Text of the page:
United States District Court, D. Oregon
OPINION AND ORDER
ANN AIKEN, District Judge.
Plaintiff brings this proceeding to obtain judicial review of the Commissioner's final decision denying plaintiff's application for supplemental security income (SSI) benefits under the Social SecurityAct (the Act). See 42 U.S.C. §§ 405(g), 1383(c)(3). The Commissioner's decision is affirmed.
On January 24, 2011; plaintiff protectively filed an application for SSI, tr. 22, 152; it was denied initially and on reconsideration. Tr. 89, 99. On August 8, 2012, plaintiff and a vocational expert (VE) appeared and testified before an administrative law judge (ALJ). Tr. 38-73. On September 4, 2012, the ALJ issued a decision finding plaintiff not disabled within the meaning of the Act. Tr. 19-37. On March 11, 2014, the Appeals Council denied review, rendering the ALJ's decision as the final agency decision. Tr. 2-6. Plaintiff now seeks judicial review.
Plaintiff was forty-nine years old at the time of the ALJ's decision, with a limited education and no past relevant work. Tr. 31, 152. Plaintiff alleges disability since November 22, 2010, due to attention-deficit hyperactivity disorder (ADHD), post-traumatic stress disorder (PTSD), drug dependency, and blurry vision. Tr. 42-43, 176.
STANDARD OF REVIEW
This court must affirm the Commissioner's decision if it is supported by substantial evidence in the record and the correct application of the law. Valentine v. Comm'r Soc. Sec. Admin, 574 F.2d 685, 690 (9th Cir. 2009). "Substantial evidence' means more than a mere scintilla, but less than a preponderance. It means such relevant evidence as a reasonable mind might accept as adequate to support a conclusion." Desrosiers v. Sec'y of Health & Human Servs., 846 F.2d 573, 576 (9th Cir. 1988) (internal quotation marks and citations omitted). In determining whether substantial evidence supports the decision, the court must weigh "both the evidence that supports and detracts from the [Commissioner]'s conclusions." Martinez v. Heckler, 807 F.2d 771, 772 (9th Cir. 1986). Where the evidence "is susceptible to more than one rational interpretation, " the Commissioner's conclusion must be upheld. Burch v. Barnhart, 400 F.3d 676, 679 (9th Cir. 2005).
The ALJ evaluated plaintiff's allegation of disability pursuant to the relevant sequential process. See Bowen v. Yuckert, 482 U.S. 137, 140 (1987); 20 C.F.R. § 416.920. At step one, the ALJ found that plaintiff had not engaged in "substantial gainful activity" during the period of alleged disability. Tr. 24; 20 C.F.R. § 416.920(b).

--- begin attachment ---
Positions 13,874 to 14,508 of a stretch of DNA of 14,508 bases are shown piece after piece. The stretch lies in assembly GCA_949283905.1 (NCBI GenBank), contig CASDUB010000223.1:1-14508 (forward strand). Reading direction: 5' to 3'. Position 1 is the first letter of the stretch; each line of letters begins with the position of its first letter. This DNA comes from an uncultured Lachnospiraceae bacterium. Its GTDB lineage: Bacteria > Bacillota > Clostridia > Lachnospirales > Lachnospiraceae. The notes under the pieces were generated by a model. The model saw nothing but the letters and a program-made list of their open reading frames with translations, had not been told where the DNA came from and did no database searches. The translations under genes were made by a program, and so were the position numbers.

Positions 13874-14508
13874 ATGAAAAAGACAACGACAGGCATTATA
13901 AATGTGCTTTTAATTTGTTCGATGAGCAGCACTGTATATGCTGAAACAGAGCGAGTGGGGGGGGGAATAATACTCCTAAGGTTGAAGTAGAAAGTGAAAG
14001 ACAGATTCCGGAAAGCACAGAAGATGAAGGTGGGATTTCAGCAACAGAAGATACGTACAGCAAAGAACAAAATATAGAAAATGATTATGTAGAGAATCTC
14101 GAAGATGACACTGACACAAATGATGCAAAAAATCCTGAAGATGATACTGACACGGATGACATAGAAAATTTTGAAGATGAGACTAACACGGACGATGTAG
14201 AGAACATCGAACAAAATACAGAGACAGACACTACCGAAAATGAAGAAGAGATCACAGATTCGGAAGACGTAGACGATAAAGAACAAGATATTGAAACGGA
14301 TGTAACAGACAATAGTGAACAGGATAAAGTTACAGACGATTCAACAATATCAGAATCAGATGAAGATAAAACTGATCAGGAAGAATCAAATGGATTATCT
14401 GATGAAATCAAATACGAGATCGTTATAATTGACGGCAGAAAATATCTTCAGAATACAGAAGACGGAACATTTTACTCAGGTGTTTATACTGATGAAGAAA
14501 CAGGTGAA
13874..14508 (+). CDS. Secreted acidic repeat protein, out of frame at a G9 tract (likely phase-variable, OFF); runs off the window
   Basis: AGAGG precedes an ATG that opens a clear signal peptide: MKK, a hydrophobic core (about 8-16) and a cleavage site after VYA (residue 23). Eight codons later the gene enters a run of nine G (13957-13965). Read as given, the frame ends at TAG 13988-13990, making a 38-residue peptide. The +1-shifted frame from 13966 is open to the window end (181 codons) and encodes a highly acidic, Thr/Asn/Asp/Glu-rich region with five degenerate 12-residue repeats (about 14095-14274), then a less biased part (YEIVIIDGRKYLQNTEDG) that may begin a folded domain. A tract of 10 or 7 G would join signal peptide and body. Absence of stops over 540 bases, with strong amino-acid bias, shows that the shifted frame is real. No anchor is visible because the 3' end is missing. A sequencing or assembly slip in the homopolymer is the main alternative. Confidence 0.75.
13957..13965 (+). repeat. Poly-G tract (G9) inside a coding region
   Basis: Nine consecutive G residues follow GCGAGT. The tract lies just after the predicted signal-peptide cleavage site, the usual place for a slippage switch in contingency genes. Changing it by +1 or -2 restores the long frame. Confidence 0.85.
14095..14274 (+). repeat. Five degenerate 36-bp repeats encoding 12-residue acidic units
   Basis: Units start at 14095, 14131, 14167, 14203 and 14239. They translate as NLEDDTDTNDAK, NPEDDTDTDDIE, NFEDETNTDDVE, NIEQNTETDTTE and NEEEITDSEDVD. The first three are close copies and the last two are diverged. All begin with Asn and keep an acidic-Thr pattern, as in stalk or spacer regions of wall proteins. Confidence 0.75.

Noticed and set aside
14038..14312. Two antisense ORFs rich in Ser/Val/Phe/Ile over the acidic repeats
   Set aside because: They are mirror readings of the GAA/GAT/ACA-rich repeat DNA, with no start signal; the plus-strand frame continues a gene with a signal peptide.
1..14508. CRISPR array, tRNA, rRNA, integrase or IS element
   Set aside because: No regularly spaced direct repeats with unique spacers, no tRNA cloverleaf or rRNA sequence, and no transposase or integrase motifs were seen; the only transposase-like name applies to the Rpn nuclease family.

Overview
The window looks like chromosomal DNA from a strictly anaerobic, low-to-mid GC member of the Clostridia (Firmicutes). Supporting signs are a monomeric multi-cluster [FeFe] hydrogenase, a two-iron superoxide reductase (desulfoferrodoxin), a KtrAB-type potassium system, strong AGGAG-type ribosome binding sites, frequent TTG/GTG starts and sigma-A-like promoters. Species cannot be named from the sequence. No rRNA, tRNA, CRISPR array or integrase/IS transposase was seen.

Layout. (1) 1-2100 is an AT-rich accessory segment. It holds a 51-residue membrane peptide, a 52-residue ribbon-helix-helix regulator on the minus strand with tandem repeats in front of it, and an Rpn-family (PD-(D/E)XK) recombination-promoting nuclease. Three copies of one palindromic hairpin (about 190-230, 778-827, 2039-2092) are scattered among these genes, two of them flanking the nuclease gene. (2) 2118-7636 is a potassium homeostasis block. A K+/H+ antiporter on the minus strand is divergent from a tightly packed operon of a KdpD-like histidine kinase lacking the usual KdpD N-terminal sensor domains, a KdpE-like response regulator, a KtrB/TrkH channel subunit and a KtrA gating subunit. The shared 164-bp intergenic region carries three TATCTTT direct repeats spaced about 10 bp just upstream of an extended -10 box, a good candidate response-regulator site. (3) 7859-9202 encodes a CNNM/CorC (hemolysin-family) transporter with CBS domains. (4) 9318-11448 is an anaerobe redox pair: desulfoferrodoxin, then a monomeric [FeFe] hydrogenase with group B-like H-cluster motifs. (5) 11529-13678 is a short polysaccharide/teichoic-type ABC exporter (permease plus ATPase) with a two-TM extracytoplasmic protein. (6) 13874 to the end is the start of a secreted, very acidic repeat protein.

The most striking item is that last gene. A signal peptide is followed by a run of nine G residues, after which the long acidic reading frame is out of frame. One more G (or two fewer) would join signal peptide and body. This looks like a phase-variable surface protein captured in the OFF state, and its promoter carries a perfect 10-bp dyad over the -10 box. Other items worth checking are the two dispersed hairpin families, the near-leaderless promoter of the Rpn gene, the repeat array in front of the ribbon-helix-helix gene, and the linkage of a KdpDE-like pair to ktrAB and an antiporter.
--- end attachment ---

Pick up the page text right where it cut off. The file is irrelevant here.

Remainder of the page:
At step two, the ALJ found that plaintiff had medically determinable impairments of ADHD, PTSD, a history of depression, an antisocial personality disorder, a history of right shoulder strain/sprain, chronic hip and back pain, and tingling in the hands. Tr. 24; 20 C.F.R. § 416.920(c). However, at step three, the ALJ found that these impairments did not meet or equal "One of a number of listed impairments that the [Commissioner] acknowledges are so severe as to preclude gainful activity." Tr. 25-26; 20 C.F.R. § 416.920(d).
At step four, the ALJ determined plaintiff's residual functional capacity (RFC) and found that plaintiff retained the RFC to perform medium work. Tr. 26. The ALJ also found that plaintiff is limited to routine and repetitive tasks and only occasional interaction with the public and coworkers. Tr. 26; 20 C.F.R. § 416.920(e). Based on plaintiff's limited work history, the ALJ did not consider plaintiff's ability to perform past relevant work. Tr. 31; 20 C. F.R. § 416.920 (f).
At step five, the ALJ found that plaintiff was capable of performing other work in the national economy as a cafeteria attendant, room cleaner, and garment sorter. Tr. 32; 20 C.F.R. § 416.920(g). Therefore, the ALJ found plaintiff not disabled under the meaning of the Act. Tr. 33.
Plaintiff asserts that the ALJ erred by: 1) rejecting plaintiff's subjective complaints; 2) failing to credit lay witness statements; 3) discounting the opinion of an examining psychologist, Dr. Duvall; and 4) finding that ...